Seven Great Reads for the 2018 FIFA World Cup

June 18, 2018 | 6 books mentioned 3 5 min read

One hot night in the summer of 2002, I hosted a weird sleepover party in Brooklyn Heights. A dozen men and a wife with a saint’s patience and my alert newborn son crammed into our apartment to watch the nimble men of Brazil play a strong English side led by David Beckham in an elimination match in the soccer World Cup in South Korea. The game’s 3 or 4 a.m. start time required creative sleeping measures.

But we didn’t mind. Like thousands of New Yorkers and billions—yes, billions—of people around the world, we were nuts about soccer’s World Cup, a quadrennial playoff of 32 national soccer teams that play with an intensity that makes the Olympics feel quaint. From June 14 to July 15, many eyes and sleeping patterns will be focused on the 2018 edition, which will be held across Russia.

Organized since 1930 and relaunched with fanfare after World War II, passion for World Cup football has driven many countries around the planet mad, mostly with the agony of defeat. Only a handful of countries have won the trophies. The cup of their self-esteem runneth over.

And many writers have tried to come to terms with soccer passion. In this selection of the best books about soccer, authors stand in awe and terror of what soccer does to them, their communities, and entire continents. There are zany grand treatises, and there are miniature portraits of lonely, raging fandom or, you could say, manhood.

From Cameroon to England to sprawling Brazil and tiny Uruguay, soccer often manages to play an operatic role in how countries and boys and girls, not to mention women and men, see themselves. To put global football passion in perspective, I lived outside of the U.S. for nearly 15 years in the middle of sports-mad Europe. I could never convince more than one neighbor to come over to watch my beloved New York Giants play in the Super Bowl—even though kickoff was at the relatively reasonable midnight hour.

coverSoccer in Sun and Shadow (2013) by Uruguayan writer Eduardo Galeano, translated by Mark Fried
Behind the seeming tedium of a scoreless soccer game lurks tragedies. In Galeano’s magisterial survey of murderous soccer passions, we learn of Abdón Porte of the Uruguayan club Nacional who was found dead in the middle of the stadium; the gun in his hand was the only remedy he could find to a string of bad news. Andres Escobar, a defender on the Colombian national team, scored against his own team in a common accidental play—but it was in a World Cup game in 1994, so he was subsequently murdered on the streets of Medellin. In 1942, the occupying Nazis warned Dynamo Kiev against playing well against a team of Germans. Dynamo crushed them. All their players were summarily executed before leaving the stadium or even changing out of their uniforms! As Galeano shows from examples grand and small, soccer is many things—but not really a game.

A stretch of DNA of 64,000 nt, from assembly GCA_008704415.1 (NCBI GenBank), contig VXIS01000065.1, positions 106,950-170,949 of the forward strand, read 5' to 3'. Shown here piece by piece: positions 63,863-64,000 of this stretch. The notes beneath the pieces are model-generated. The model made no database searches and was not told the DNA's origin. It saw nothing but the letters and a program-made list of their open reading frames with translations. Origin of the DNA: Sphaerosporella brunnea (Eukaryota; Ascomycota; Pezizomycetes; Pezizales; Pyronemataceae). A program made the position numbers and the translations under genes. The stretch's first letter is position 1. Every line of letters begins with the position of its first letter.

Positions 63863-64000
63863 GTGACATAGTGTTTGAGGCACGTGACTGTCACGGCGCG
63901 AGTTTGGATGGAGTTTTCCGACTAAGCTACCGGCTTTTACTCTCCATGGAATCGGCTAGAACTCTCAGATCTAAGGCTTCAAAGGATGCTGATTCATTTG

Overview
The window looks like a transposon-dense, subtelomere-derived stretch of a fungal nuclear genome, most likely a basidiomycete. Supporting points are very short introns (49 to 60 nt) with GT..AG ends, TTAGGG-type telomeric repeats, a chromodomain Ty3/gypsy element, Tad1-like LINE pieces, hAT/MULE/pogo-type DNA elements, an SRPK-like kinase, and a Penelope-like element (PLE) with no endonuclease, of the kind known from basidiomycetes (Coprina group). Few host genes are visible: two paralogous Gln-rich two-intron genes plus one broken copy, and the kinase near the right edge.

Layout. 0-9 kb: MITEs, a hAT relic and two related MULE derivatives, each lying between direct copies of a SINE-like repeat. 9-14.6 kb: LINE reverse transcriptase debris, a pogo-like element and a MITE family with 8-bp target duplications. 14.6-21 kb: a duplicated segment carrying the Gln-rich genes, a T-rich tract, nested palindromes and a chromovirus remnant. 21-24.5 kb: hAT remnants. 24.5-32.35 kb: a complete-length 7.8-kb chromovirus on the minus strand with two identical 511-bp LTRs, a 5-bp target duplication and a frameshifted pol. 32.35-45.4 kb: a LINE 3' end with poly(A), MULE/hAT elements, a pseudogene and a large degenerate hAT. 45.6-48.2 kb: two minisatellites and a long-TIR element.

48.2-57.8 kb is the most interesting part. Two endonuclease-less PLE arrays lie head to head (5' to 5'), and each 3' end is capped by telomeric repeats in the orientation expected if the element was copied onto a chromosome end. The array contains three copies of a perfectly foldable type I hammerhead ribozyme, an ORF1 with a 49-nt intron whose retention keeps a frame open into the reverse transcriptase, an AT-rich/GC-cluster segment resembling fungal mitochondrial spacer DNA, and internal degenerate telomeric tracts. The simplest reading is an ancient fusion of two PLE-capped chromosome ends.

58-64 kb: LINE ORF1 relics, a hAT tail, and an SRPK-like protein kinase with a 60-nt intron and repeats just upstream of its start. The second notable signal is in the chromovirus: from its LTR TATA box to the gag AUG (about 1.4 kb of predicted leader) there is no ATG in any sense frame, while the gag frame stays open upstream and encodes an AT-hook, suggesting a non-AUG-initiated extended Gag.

coverSoccer Against the Enemy: How the World’s Most Popular Sport Starts and Fuels Revolutions and Keeps Dictators in Power (2006) by Financial Times columnist Simon Kuper
Simon Kuper is one of the finest writers in the world about most grave global issues. But over his long career, he has traveled far and wide to talk to soccer coaches and the irrational fans who employ them and reported the hair-raising consequences of their unholy union in games that can decide the fate of nations. The title of this book is a little overblown, but politics and soccer have indeed meshed in ways that should make us wary of the way Donald Trump busts the NFL’s chops over player protests against police brutality.